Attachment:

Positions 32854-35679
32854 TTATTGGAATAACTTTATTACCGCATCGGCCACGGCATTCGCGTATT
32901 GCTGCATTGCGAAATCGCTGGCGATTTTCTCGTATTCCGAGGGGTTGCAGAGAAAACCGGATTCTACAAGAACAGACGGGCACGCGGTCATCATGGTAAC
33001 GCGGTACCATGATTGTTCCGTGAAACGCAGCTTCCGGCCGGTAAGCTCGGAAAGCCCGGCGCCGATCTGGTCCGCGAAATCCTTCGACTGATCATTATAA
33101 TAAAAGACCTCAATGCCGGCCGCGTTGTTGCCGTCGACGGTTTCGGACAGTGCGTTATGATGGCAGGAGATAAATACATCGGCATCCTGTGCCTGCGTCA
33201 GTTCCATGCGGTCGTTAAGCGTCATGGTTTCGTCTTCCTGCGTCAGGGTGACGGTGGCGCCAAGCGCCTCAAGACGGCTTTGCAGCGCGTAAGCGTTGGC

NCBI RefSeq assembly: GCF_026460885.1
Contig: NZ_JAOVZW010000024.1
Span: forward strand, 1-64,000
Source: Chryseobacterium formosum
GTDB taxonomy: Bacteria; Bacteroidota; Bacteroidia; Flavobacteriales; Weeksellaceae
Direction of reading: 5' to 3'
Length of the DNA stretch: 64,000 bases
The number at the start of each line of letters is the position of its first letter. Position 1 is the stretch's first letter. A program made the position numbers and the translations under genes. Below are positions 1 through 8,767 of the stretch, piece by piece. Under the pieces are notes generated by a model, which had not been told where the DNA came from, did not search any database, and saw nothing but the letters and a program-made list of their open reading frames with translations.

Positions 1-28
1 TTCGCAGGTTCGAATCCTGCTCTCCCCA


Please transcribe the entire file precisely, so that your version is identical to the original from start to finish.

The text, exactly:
Positions 32854-35679
32854 TTATTGGAATAACTTTATTACCGCATCGGCCACGGCATTCGCGTATT
32901 GCTGCATTGCGAAATCGCTGGCGATTTTCTCGTATTCCGAGGGGTTGCAGAGAAAACCGGATTCTACAAGAACAGACGGGCACGCGGTCATCATGGTAAC
33001 GCGGTACCATGATTGTTCCGTGAAACGCAGCTTCCGGCCGGTAAGCTCGGAAAGCCCGGCGCCGATCTGGTCCGCGAAATCCTTCGACTGATCATTATAA
33101 TAAAAGACCTCAATGCCGGCCGCGTTGTTGCCGTCGACGGTTTCGGACAGTGCGTTATGATGGCAGGAGATAAATACATCGGCATCCTGTGCCTGCGTCA
33201 GTTCCATGCGGTCGTTAAGCGTCATGGTTTCGTCTTCCTGCGTCAGGGTGACGGTGGCGCCAAGCGCCTCAAGACGGCTTTGCAGCGCGTAAGCGTTGGC

NCBI RefSeq assembly: GCF_026460885.1
Contig: NZ_JAOVZW010000024.1
Span: forward strand, 1-64,000
Source: Chryseobacterium formosum
GTDB taxonomy: Bacteria; Bacteroidota; Bacteroidia; Flavobacteriales; Weeksellaceae
Direction of reading: 5' to 3'
Length of the DNA stretch: 64,000 bases
The number at the start of each line of letters is the position of its first letter. Position 1 is the stretch's first letter. A program made the position numbers and the translations under genes. Below are positions 1 through 8,767 of the stretch, piece by piece. Under the pieces are notes generated by a model, which had not been told where the DNA came from, did not search any database, and saw nothing but the letters and a program-made list of their open reading frames with translations.

Positions 1-28
1 TTCGCAGGTTCGAATCCTGCTCTCCCCA